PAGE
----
On March 13, 2020, the New York Times shared a Covid-19 report by the CDC which stated that 2.4 to 21 million people in the United States could require hospitalization, potentially crushing the nation’s medical system.(nytimes.com) This was followed up by several news broadcasts including one by CNBC in an interview with Dr. Kathleen Neuzil, the only U.S. member of the World Health Organization’s Strategic Advisory Group of Experts on Immunization, (cnbc.com) She told CNBC that “we need to prepare for the worst” and claimed that 70 million Americans were at risk and millions could be killed by the new coronavirus. According to the Cleveland Clinic, coronaviruses have likely circulated in humans for centuries (consultqd.clevelandclinic.org).
To “combat” the spread, Governor Jim Justice issued a stay-at-home order on March 24th. He told residents to stay at home and limit movements outside of their homes beyond essential needs. The order remained in effect until May 4th. Immediately, the English language was changed to include the terms “social distancing,” “shelter in place,” “self-isolate,” “contact tracing,” and the “6 feet rule,” a theory derived by German scientist Carl Flügge in the 19th century. (wytv.com) We were reminded by signs, billboards, barricades, and stickers to stay away from each other. From March to the end of May, West Virginia would lose 94,000 jobs. (wvnews.com).
In response to the March order, a grassroots initiative was immediately formed by Jennifer Mason and local restaurants in White Sulphur Springs, including 50 East and April’s Pizzeria. Nick Irvine, assistant manager at 50 East, tells us they were determined to keep their staff employed and give back to the community. They offered curbside pick-up and worked alongside Jennifer to feed seniors across the Greenbrier Valley. Alderson Big Wheel, Hill and Holler Pizza, The Asylum, Spring Creek Station, Fruits of Labor, and Mi Rancho provided meals outside White Sulphur Springs.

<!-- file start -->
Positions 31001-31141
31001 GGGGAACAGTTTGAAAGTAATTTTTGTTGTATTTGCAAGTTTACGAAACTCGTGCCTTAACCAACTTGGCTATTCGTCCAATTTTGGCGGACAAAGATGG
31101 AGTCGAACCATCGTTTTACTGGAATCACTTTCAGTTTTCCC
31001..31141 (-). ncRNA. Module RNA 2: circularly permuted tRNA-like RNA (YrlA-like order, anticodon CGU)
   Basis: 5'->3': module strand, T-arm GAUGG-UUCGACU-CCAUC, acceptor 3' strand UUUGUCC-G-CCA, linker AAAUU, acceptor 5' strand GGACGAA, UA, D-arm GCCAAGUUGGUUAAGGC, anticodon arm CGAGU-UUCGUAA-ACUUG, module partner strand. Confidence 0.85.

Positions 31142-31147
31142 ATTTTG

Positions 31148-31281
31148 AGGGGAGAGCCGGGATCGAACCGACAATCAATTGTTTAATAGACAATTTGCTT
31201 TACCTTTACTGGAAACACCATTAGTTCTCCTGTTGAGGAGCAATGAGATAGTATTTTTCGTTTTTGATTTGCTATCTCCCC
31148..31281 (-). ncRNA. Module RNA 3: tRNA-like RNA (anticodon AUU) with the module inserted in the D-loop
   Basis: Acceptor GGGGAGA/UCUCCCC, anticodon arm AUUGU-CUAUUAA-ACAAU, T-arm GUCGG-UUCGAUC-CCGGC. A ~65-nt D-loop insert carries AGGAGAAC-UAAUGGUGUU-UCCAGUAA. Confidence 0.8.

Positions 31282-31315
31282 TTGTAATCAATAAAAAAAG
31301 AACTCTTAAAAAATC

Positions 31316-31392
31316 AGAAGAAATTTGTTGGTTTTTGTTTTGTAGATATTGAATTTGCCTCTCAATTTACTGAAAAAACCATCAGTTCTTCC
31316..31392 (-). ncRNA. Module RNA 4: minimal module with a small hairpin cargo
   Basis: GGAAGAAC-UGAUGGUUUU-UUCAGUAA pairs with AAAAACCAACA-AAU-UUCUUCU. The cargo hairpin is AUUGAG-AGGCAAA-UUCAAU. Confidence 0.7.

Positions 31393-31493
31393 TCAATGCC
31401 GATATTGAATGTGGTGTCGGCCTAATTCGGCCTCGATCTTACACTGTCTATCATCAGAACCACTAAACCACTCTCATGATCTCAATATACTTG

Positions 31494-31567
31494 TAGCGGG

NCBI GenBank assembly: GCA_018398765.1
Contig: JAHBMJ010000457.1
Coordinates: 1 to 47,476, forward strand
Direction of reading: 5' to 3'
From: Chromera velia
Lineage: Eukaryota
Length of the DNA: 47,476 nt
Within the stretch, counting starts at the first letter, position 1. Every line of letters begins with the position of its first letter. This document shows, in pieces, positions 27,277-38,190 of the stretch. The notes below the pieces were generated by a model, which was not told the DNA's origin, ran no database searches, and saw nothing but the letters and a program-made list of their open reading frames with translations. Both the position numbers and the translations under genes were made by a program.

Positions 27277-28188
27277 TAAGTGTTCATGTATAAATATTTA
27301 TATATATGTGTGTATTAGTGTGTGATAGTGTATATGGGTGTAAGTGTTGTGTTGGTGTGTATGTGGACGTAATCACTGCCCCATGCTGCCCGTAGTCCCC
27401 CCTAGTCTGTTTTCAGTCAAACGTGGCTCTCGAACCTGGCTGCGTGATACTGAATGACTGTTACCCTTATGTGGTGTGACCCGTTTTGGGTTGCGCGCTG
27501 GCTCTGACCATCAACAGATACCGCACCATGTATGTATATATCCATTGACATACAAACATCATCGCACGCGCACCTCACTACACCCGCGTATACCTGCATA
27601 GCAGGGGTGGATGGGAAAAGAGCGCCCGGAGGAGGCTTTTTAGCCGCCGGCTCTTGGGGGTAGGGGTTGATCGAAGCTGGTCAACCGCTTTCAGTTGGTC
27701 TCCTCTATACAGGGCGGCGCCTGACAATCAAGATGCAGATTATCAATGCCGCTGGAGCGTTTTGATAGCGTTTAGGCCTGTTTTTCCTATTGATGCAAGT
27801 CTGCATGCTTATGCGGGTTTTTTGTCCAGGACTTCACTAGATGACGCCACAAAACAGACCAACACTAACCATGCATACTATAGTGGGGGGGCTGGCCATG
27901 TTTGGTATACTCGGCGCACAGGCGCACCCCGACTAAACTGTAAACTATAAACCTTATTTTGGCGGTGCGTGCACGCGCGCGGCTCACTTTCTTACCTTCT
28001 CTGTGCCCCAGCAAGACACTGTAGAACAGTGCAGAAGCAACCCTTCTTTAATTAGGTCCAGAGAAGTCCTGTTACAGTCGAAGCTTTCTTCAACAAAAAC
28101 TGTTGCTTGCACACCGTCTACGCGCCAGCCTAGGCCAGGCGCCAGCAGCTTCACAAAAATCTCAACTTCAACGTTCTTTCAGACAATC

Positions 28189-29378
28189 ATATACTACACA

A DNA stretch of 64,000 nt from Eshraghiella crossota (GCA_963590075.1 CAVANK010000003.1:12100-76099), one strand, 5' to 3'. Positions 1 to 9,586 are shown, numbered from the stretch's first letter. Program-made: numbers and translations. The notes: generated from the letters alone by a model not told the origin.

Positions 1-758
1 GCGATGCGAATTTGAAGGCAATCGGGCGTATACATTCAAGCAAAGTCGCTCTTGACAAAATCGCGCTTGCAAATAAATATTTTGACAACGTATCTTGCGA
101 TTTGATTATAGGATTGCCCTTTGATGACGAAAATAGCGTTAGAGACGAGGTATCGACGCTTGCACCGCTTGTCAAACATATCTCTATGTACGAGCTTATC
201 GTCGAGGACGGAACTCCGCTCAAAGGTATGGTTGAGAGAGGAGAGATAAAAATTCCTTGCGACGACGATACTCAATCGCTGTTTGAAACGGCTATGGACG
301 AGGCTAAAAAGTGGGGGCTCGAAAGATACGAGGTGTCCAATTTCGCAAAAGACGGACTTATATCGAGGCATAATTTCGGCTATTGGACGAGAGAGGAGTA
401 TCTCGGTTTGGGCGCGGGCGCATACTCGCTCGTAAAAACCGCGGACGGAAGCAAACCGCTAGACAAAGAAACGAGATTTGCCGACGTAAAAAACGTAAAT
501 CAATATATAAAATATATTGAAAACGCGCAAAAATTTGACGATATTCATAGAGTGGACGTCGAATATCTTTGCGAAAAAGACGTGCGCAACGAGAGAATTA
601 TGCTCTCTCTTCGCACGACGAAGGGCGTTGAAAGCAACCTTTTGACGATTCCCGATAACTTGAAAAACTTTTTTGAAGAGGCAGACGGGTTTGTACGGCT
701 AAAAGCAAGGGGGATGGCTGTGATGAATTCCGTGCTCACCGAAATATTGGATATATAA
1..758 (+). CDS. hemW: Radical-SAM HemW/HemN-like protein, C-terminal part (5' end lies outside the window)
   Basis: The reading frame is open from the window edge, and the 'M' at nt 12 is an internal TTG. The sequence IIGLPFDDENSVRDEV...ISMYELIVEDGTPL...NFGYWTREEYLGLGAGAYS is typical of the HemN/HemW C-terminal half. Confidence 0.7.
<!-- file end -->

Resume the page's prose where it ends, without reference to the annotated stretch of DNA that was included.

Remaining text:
From March until early May, 700 hot meals a week were delivered to seniors and at-risk individuals across the county who were otherwise unable to leave their homes. Nick says, “50 East has always had the ‘give back’ mentality when it comes to the community. After the devastating flood of 2016 is when we really strived to make sure the community had our support not only by providing free meals daily but also our employees going door to door with meals.”
Reflecting on their efforts, Jennifer says, “We have an amazing community and we help each other. I am so proud of this community and honored to be a part of it. Thanks to all of these great restaurants. Note that 50 East donated every meal they provided! What an amazing partner!”
With all that has happened in the last year, it is good to be reminded of the positivity around us and refreshing to see acts of good that people are doing to help each other get through tough times. Nick says that the 50 East crew never viewed this effort as giving food away, yet more so “as aiding our fellow neighbors who needed it and that is what we have always stood by. Just as when the flood occurred, we asked ourselves ‘how can we help?’”
We will end this story with a quote by Mr. Rogers: “In times of catastrophe always look for the helpers… because if you look for the helpers, you’ll know there’s hope.”
– Hashtag Lewisburg City Paper. #130. April 2021.
HashtagWV Art & Entertainment is a high-quality print and digital multimedia platform for all things West Virginia and the greater Appalachian region. The editorial focus is local music, unique shopping, the arts, events, theatre, and food and drinks. tiktok.com/@hashtagwv